This site is hosted by Reclaim Hosting. Its primary and associated domains are also registered through Reclaim Hosting. It is built with WordPress and uses the (free) Simple Responsive Blogily theme, based on Responsive Blogily, by Superb Themes/ThemeEverest.
I maintain a separate installation of WordPress at the subdomain reading.trmarvin.org, which I use as a digital garden for storing reading notes, including extracted annotations and Twitter threads. The digital garden uses the (free version) Minimal Grid theme by Thememattic. It is fully integrated with my main site, which I accomplished by entering menu items manually as custom links rather than using relative page links.
I use three plugins to add content areas to the site:
- Encyclopedia Pro to create a reference wiki of concepts, people, and places that I mention often in my writing. The entries pop up when moused over on desktop and are clickable on all platforms. (There is also a limited lite version available.)
- Easy Footnotes to annotate my blog entries with the type of notes that are standard in academic humanities writing. (They are formatted according to the current Chicago Manual of Style and outputted using Zotero, an open-source reference manager, on which, see below.)
- Simple Microblogging to maintain a reverse chronological account of my course of study (#yeshivalife microblog).
I use the following plugins to enhance site functionality:
- Tag Groups allows for grouping tags and creating hierarchy within tag groups. A practical application of this is my blog index page. I use the basic, free version of Tag Groups.
imple Social Buttons creates buttons for easily sharing content posted on my site’s blog. I use the basic, free version.I am now using Jetpack (see below) for this functionality.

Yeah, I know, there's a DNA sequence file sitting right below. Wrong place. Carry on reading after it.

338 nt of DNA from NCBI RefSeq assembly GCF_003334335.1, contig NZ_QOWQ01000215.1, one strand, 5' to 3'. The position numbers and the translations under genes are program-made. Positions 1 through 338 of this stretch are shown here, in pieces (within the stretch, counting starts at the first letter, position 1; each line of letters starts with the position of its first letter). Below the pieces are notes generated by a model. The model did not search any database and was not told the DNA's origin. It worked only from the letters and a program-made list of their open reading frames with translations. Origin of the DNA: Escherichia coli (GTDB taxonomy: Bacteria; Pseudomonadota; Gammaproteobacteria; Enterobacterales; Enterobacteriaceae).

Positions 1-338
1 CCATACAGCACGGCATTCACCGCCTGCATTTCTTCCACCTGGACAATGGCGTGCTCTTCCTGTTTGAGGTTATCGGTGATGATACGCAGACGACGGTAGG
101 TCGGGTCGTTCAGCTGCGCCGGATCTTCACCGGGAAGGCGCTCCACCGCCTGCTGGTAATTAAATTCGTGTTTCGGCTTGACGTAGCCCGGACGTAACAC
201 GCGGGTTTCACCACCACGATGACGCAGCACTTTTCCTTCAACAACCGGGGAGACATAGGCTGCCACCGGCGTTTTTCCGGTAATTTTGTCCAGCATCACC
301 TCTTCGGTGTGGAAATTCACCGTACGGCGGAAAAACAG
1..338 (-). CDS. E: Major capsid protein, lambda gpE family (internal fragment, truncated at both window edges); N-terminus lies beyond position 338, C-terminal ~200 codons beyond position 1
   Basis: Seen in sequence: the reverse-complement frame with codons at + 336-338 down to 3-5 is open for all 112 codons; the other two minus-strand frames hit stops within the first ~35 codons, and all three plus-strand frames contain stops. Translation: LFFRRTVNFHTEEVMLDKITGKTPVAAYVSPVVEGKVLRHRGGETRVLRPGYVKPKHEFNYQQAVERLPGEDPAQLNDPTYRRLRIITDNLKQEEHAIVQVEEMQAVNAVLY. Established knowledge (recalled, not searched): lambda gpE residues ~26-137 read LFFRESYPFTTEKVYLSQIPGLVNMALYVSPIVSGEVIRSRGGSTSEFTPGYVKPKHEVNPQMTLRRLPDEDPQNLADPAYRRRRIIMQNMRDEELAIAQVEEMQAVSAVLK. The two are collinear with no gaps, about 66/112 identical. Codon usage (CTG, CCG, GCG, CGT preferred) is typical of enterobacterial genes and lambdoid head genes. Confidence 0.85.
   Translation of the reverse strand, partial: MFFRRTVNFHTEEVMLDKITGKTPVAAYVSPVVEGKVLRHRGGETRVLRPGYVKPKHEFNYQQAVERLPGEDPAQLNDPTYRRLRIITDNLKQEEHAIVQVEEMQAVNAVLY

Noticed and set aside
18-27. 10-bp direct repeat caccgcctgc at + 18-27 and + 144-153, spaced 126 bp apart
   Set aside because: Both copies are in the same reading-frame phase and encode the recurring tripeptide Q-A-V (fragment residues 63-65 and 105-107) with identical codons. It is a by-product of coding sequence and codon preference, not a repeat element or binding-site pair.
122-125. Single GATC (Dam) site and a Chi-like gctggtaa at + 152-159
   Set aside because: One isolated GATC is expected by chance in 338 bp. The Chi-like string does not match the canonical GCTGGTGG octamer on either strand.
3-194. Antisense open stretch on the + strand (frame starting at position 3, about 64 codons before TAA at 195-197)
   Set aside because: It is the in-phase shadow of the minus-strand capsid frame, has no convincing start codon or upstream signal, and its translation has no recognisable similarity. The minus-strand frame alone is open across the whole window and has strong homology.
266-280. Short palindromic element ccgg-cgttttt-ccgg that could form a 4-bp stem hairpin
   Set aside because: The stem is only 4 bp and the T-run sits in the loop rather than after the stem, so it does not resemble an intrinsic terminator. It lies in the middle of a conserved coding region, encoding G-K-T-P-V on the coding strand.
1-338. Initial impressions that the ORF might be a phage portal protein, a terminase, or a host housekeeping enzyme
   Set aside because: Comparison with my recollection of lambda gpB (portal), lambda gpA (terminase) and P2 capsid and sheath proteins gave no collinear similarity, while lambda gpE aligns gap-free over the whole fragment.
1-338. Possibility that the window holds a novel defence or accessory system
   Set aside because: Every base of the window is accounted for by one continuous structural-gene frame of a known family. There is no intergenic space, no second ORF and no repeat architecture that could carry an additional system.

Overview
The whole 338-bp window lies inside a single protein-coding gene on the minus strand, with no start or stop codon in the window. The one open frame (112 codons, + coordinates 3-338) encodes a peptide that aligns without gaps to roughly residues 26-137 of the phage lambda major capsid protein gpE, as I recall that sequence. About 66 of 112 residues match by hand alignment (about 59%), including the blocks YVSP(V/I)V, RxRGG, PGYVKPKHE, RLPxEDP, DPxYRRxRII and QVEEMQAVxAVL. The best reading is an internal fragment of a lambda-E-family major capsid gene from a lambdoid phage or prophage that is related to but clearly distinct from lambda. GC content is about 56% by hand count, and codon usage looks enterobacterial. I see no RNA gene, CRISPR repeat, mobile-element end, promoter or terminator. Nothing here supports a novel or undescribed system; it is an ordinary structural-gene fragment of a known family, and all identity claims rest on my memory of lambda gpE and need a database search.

- The IndieWeb suite of plugins/extensions implements the type of content ownership promoted by the #IndieWeb movement.
I use the following plugins to enhance my WordPress working interface:
- Analytify and Analytify Dashboard Widget to display/analyze site stats.
- Jetpack has multiple uses, including backup, security, performance enhancements, social sharing, and block customization in the WordPress editor.
- Yoast SEO for optimizing posts. Not very useful for specialized writing (I use this plugin extensively on my other blog project) but still useful for previewing search results, etc. I don’t subscribe to premium on either site.
- Post Type Switcher allows for easily converting posts to pages and vice versa.
- I write blog posts in WordPress on Firefox, baked up using Jetpack (see above).
- I write short-form and some long-form pieces using MS Word (saved locally and to a cloud drive, archived to an external SS HD).
- I write certain long-form pieces using Scrivener (saved locally and to a cloud drive, archived to an external SS HD).
- I use Zotero as my reference manager. The references themselves are cloud synced via Zotero’s own servers. My article PDFs are stored in a cloud drive with relative links in Zotero. I use the Zotfile extension synced to a separate cloud drive to shuttle articles to my tablet and back for annotation.
- I use Notion to organize project notes and links.
Reading Notes (Digital Garden)
My reading notes digital garden is also run using WordPress; it’s a separate installation on a subdomain, which I configured through my web host (see above). It uses the Minimalist Grid theme (free version) by Thememattic, which displays like a digital garden but has tagging, search, and other database functionality. I purposely keep the categories narrow (article, book, book section, sefer) and the tags wide-ranging. I used htmle sidebar links so that they would refer back to my main site.